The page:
Read this transcript of a 1999 Science Update feature that discusses how Barbie’s knee joints are being used to help patients with prosthetic fingers.
Introducing Prosthetic Finger Barbie. I’m Bob Hirshon and this is Science Update.
Over the years, the Barbie doll has gone through several modifications, to keep up with our evolving social values. But this year , Barbie's outdone herself. She's donated her own knee joints to help patients with prosthetic fingers.
The idea wasn't actually Barbie's. It's the brainchild of Jane Bahor, an anaplastologist at Duke University Medical Center. She was talking with an amputee about how rigid most prosthetic fingers are.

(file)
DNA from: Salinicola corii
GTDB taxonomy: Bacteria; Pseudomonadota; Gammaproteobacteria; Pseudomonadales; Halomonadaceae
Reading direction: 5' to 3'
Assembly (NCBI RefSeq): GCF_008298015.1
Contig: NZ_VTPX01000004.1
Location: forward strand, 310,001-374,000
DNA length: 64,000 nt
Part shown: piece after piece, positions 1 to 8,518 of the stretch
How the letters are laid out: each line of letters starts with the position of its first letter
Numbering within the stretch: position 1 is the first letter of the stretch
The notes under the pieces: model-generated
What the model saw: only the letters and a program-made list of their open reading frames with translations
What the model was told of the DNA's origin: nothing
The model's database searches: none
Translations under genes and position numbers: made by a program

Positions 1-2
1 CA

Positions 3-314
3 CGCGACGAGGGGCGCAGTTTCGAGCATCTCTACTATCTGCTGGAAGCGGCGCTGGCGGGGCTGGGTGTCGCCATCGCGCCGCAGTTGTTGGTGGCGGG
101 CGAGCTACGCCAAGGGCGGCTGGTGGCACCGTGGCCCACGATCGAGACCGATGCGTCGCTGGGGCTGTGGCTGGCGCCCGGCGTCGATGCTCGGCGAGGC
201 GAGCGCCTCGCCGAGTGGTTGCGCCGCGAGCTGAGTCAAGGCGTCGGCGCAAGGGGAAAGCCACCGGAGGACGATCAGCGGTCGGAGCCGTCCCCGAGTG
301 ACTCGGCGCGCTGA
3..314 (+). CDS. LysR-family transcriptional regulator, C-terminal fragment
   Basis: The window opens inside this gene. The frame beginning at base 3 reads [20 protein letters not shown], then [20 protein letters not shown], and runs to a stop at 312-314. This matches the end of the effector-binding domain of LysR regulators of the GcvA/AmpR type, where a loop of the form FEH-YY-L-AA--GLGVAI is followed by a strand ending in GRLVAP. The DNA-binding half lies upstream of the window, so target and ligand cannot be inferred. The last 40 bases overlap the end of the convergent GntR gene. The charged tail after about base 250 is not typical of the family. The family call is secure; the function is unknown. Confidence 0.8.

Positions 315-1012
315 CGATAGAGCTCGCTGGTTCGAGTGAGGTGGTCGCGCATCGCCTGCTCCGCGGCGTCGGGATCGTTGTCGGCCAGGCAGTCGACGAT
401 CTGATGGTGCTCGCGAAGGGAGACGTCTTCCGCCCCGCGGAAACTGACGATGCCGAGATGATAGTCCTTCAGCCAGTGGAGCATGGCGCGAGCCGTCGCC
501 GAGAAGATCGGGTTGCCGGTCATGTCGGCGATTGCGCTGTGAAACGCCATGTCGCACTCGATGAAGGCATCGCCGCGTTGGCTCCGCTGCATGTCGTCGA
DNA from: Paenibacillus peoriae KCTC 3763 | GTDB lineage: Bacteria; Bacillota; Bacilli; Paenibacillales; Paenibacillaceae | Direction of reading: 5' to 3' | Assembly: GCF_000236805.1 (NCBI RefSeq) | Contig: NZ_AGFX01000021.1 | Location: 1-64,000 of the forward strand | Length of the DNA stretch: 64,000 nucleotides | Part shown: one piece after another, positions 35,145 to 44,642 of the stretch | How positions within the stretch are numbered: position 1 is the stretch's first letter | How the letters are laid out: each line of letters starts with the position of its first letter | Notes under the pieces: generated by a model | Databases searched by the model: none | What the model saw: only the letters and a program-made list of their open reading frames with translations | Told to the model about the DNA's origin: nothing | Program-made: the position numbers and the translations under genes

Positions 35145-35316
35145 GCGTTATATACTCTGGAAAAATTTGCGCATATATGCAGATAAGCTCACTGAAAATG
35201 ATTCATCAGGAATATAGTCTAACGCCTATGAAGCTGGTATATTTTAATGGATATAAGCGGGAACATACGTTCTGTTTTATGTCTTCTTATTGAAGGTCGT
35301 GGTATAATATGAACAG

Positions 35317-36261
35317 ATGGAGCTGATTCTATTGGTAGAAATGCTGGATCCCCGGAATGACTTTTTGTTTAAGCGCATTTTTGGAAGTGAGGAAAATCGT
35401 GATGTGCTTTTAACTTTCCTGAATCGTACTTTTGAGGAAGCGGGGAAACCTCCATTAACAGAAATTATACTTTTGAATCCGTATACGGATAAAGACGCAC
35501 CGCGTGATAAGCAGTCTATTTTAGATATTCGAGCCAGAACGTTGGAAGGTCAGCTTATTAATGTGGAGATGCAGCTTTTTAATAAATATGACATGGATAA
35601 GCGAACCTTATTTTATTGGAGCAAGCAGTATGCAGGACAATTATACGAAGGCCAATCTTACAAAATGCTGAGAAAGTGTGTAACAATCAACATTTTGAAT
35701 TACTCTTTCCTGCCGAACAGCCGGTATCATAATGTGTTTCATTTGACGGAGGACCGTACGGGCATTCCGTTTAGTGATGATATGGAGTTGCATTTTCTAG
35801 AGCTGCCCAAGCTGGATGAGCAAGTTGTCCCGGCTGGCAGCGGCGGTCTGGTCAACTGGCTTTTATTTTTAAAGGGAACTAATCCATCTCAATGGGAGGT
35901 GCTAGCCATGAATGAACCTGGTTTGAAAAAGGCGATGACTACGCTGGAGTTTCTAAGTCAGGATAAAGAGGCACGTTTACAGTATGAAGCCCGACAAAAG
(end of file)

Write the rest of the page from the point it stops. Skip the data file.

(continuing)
"So we were thinking if we could just make a bend, you know, like a Barbie doll leg. And sort of the light bulb went off and this young lady went home and dug up old Barbie dolls from her sister's toy chest, and we cut them open and found out what made that knee work."
They discovered a simple, cheap, and elegant ratchet joint, that's as stable as it is flexible.
"It's a two-piece contraption that goes within the plastic leg and these two pieces connect at the knee in a little ratchet joint, and then they just click into different positions."
The result is a bendable prosthetic finger. You have to use your other hand to bend it, but it's a big step up from no joint at all. And Dr. Bahor says the Mattel Company, which makes Barbie, has donated plenty of knee joints to the project. So no more dolls will have to go under the knife.
For the American Association for the Advancement of Science, I’m Bob Hirshon.